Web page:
Trigger Data and Beacon Servers

The article on iOS and Android Apps explains how beacons transmit unique ids and how, in many scenarios, these ids need to match up with data held elsewhere, not on the beacon, that determines what the app does and what's displayed to the user.

This trigger data can be obtained in many ways (in order of increasing complexity):

  1. Include the data in the Android and iOS apps as fixed data

    While simple, this approach isn't flexible as you won't be able to easily change the trigger data. Nevertheless, it might be sufficient for trials or as a proof of concept.

  2. Subscribe to a commercial ready-made server-side solution

    A number of startup companies provide solutions that tie together beacons, a ready-made server and an SDK to more easily create iOS and Android apps. Sometimes they also provide the apps. These tend to be tightly focussed solutions based on retail scenarios that sometimes tie you into purchasing particular beacons and/or a commitment to a monthly server side licence fee.

    Some of the more mature solutions provide more precise location through use of bespoke algorithms and better security through the use of rolling UUIDs. However, schemes such as this that require connection to beacons will result in shorter beacon and handset battery life. The connection from smartphone to server to resolve the rolling UUIDs also relies on an Internet connection that can be slow or sometimes non-existent.

    You should consider data ownership, data privacy and service level issues when using such complete systems. They also might not be flexible enough or able to be changed for some non-retail scenarios. Probably the largest consideration is whether some of these startups will continue to be around as long as your solution and whether pricing will remain stable. Startups have already started to suddenly impose charges for, what were free, backend services after they have determined they need to make more money. Some service have been discontinued at short notice. Nevertheless, ready-made solutions provide a relatively easy, quick solution.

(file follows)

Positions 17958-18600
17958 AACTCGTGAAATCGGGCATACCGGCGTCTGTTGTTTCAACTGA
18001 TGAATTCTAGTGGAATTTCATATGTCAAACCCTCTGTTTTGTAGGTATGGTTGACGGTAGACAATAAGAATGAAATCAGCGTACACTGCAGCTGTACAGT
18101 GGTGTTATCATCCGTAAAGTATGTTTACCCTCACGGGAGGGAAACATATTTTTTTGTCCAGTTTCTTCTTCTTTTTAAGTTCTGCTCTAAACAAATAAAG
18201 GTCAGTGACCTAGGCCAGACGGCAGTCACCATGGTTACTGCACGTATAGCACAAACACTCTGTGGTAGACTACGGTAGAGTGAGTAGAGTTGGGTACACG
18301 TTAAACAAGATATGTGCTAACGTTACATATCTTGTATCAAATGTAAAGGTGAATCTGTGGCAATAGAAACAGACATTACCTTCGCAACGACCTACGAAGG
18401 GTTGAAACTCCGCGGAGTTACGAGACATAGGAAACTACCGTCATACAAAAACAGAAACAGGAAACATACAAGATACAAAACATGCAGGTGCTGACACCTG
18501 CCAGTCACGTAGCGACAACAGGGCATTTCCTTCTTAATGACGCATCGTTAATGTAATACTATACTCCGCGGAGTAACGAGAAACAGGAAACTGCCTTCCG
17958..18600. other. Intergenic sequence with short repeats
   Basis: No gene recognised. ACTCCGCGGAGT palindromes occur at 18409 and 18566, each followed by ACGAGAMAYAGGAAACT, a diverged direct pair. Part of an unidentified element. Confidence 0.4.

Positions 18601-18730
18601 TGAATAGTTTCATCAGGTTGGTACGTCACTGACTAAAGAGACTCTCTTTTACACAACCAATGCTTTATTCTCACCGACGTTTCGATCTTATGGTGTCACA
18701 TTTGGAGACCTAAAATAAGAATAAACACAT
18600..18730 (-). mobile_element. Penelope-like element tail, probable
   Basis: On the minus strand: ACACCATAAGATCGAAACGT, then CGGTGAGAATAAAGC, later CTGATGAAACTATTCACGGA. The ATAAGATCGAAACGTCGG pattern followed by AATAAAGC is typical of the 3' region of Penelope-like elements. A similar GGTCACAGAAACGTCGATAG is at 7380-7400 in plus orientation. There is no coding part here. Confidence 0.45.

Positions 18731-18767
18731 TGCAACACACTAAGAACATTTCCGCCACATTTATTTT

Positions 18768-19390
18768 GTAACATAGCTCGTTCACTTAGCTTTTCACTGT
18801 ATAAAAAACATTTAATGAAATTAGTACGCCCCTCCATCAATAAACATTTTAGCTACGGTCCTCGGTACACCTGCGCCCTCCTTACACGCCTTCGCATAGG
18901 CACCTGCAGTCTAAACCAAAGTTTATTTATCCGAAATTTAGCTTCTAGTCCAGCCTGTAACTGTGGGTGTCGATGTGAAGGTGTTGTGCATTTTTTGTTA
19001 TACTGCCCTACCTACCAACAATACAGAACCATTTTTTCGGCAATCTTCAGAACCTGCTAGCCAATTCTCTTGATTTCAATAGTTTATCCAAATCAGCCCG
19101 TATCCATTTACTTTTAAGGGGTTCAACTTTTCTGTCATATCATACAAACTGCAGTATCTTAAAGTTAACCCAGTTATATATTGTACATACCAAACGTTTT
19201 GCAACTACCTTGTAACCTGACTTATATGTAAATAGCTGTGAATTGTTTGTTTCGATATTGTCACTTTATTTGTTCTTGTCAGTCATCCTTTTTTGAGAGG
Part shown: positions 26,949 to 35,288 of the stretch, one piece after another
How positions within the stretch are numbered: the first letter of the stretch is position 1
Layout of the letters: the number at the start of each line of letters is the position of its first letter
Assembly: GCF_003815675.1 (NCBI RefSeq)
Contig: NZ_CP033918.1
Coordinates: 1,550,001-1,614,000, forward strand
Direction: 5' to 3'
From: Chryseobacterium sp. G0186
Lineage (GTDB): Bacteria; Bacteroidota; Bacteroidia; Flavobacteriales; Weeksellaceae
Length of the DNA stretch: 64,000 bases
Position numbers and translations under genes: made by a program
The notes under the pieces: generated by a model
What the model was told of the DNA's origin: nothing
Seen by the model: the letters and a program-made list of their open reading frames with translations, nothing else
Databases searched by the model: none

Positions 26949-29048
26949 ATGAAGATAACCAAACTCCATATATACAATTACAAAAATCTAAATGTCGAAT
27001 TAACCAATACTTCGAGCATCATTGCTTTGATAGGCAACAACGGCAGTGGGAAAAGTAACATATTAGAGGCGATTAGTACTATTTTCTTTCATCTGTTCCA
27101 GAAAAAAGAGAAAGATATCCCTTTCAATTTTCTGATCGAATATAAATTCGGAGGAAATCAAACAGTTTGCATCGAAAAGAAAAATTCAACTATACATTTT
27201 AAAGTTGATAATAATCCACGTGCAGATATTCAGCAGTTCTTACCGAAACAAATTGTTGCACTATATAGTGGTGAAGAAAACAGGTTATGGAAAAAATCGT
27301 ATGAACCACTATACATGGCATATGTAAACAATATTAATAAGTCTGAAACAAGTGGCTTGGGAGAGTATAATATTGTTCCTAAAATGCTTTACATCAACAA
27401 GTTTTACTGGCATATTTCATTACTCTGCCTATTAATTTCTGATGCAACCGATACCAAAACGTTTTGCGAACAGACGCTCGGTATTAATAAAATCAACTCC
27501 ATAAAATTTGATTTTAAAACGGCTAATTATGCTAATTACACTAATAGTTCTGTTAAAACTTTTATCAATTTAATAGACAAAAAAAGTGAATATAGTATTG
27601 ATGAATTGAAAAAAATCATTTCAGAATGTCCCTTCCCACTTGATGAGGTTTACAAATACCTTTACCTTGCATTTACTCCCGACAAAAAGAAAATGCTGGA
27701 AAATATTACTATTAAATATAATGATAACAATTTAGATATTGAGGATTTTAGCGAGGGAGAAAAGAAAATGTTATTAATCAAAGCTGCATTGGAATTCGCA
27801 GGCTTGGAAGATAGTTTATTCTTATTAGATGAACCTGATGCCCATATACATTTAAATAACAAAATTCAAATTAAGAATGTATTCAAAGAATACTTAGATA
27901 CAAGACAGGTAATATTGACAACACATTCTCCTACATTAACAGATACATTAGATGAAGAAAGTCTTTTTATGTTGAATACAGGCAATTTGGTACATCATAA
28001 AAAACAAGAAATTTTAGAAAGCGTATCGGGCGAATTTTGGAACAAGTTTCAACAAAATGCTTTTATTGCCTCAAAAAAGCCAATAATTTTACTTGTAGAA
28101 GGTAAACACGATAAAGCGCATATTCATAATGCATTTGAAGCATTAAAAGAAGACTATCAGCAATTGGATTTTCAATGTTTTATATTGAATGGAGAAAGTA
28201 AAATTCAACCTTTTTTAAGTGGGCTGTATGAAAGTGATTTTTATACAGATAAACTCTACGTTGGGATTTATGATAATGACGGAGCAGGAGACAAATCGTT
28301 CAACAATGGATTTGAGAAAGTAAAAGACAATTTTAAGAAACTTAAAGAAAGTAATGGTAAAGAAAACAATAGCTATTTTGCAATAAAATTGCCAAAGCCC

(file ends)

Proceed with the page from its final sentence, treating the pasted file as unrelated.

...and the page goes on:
3. Use or extend an open source server-side solution

    Software such as the open source SBCMS can be hosted on your own server or automatically on a Heroku cloud server instance

  4. Build your own server side-solution that matches beacon ids with trigger data (text, URLs, images)

    It's possible use any server to host a simple web UI and provide data for apps. Building your own solution doesn't always need to be complex or costly. You can use Backend As A Service (BaaS) providers such as Firebase to provide a custom server with included app APIs without any server-side development. However, as demonstrated with the demise of, BaaS providers pose similar risks to commercial ready-made Beacon CMS solutions in that they won't necessarily be around into the future. They are probably more suited to proof of concepts or trials.

    A further way of providing for an easier server side is to use Parse server. The closing of caused the server side to be open sourced. You get most of the advantages of Parse (no server side development and easy to use app SDKs) without the uncertain longevity risks of using a BaaS provider.

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Further Articles:

Choosing UUID, Major, Minor and Eddystone-UID For Beacons

Choosing an Advertising Interval

Choosing the Transmitted Power

Determining Location Using Bluetooth Beacons

Tags: ibeacon, eddystone